We need not here consider the rights, whatever they may be, of individuals to go behind the returns in testing the right to public office, as in Campbell, Petr. v. Watts, supra. This is not such an election.

The Legislature, as we have indicated, has the authority to create School Administrative Districts directly by its own act without the intervening services of an administrative body. There is no requirement under the Constitution of Maine for the submission of the question of formation of a School Administrative District to popular vote in the municipalities within the proposed District. There is no constitutional obligation to give this measure of home rule to the people of the communities involved. The same principle is clearly enunciated in People v. Deatherage, 401 Ill. 25, 81 N.E.2d 581.

It follows, in our view, that there can therefore be no valid objection to the act of the Legislature in providing that the determination of the outcome of the referendum be made by the Commission finally and without appeal. Like principles are applicable to the election of the "necessary school directors." We are here concerned only with the election of school directors at the outset of the organization of the School Administrative District, that is to say, the school directors to whom, to use words of the statutes, "the original certificate shall be delivered to the school directors on the day that they organize." Sec. 111-G. It is to be noted that the time, place, and date of the first meeting of directors are set by the School District Commission. Sec. 111-J.

Turning to the phrase "and that all other steps in the formation of the proposed school administrative district are in order and in conformity with law," we find the technique repeatedly used in the organization of various types of corporations under general laws. For example, under the business corporation law the certificate of organization must be "certified to be properly drawn and signed and to be confirmable to the constitution and laws" by the attorney general. R.S. c. 53, § 10.

The plaintiffs raise no constitutional issues upon the sufficiency of the criteria or standards under the Sinclair Act for the establishment of School Administrative Districts. Stated differently, there is no objection that there are not sufficient guides in the statute to determine whether a district should be organized under the Act. See Opinion of Justices, 153 Me. at page 471, 145 A.2d 250, in which the Justices had before them the Legislative Document forming the basis of the Sinclair Act.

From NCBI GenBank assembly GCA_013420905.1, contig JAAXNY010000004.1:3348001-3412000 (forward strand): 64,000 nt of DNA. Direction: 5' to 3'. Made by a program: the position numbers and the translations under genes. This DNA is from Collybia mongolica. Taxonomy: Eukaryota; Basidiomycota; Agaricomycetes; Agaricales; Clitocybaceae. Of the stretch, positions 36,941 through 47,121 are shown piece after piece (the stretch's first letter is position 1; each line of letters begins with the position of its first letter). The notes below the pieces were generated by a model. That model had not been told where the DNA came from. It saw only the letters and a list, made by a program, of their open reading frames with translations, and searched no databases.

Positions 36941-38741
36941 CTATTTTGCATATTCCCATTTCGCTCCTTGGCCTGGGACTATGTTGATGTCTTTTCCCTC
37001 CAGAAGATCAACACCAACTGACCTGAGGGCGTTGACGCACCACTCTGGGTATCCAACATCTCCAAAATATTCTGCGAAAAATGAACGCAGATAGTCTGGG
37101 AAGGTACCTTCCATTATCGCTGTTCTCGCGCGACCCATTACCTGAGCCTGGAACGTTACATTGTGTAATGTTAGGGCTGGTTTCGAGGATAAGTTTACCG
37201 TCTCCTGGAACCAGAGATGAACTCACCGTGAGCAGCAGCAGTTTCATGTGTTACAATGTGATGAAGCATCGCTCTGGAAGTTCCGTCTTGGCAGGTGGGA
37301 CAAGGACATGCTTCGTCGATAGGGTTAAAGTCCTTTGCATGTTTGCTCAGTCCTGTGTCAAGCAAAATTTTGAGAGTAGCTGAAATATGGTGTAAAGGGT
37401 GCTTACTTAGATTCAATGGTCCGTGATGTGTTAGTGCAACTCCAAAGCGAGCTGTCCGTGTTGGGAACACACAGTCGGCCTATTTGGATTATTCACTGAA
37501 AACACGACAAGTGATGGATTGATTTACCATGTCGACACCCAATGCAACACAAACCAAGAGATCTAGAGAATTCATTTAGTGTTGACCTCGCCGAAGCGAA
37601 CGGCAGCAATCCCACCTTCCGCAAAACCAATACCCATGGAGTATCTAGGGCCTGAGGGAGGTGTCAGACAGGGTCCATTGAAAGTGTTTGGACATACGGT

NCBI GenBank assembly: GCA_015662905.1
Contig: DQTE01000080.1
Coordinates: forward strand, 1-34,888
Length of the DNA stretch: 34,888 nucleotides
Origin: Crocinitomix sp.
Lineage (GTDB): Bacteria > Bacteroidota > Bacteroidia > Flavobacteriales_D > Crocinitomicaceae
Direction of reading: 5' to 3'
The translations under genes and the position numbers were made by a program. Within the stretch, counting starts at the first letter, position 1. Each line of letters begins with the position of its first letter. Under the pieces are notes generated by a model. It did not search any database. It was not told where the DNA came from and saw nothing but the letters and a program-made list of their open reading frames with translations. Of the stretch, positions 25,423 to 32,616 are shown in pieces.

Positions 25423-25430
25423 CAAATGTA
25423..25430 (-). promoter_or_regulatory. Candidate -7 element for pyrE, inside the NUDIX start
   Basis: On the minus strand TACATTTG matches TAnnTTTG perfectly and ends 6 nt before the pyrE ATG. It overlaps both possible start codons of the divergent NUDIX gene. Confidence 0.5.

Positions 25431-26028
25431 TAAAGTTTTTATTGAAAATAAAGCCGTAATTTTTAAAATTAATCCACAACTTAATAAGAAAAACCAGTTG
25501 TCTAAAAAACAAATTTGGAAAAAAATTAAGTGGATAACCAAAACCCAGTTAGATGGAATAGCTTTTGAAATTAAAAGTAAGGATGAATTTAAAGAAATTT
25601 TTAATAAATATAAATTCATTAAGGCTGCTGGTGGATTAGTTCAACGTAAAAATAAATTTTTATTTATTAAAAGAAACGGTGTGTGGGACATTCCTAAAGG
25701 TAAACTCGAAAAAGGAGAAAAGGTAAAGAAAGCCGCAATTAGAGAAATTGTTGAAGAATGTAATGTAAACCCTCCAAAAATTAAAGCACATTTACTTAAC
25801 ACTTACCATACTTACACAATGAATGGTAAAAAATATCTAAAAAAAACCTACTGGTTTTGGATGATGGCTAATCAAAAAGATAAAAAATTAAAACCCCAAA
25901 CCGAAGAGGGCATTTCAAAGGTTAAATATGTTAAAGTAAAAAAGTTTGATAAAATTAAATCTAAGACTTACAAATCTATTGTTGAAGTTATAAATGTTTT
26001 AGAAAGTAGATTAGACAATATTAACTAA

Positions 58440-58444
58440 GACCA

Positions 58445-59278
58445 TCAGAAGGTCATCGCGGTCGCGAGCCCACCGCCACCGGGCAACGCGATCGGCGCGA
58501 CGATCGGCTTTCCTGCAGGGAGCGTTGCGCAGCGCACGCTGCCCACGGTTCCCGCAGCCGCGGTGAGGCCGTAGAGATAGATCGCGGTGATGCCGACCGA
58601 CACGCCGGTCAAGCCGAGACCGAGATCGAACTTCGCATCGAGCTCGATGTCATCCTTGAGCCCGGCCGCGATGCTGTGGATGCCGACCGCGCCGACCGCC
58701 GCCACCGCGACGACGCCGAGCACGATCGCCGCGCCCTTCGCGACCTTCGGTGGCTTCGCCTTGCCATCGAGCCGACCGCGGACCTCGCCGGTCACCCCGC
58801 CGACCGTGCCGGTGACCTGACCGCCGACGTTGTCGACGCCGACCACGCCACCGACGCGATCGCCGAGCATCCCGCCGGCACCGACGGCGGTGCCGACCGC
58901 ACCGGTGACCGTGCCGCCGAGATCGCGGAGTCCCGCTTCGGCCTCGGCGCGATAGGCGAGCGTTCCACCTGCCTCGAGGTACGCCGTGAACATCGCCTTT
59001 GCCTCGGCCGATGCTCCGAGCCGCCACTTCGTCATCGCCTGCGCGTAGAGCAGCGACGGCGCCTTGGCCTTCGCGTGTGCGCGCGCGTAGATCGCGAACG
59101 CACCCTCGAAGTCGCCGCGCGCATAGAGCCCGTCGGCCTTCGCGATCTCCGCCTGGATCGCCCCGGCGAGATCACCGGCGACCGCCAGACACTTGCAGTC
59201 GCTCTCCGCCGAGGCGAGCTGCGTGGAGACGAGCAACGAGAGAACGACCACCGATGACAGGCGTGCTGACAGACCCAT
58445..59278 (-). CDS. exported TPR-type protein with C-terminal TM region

In short, the issue involves the constitutional authority of the School District Commission to approve the corporate organization of School Administrative Districts, and not the sufficiency of the criteria to be met for the formation of School Administrative Districts found in Sec. 111-E, or elsewhere in the Sinclair Act apart from Sec. 111-G.

The remaining objection to Sec. 111-G relates to the conclusive effect of the certificate of organization. Here again we see no objection under the constitution to the action of the Legislature in making such *755 a certificate conclusive evidence of the fact of incorporation.

We have seen that the Legislature could have created this or any other School Administrative District by special act. Here the Legislature gives to the School District Commission (and later to the State Board of Education) the authority to speak finally for the State without right of appeal on the question of the organization of each School Administrative District. It is the issuance of the certificate that completes the organization of a School Administrative District.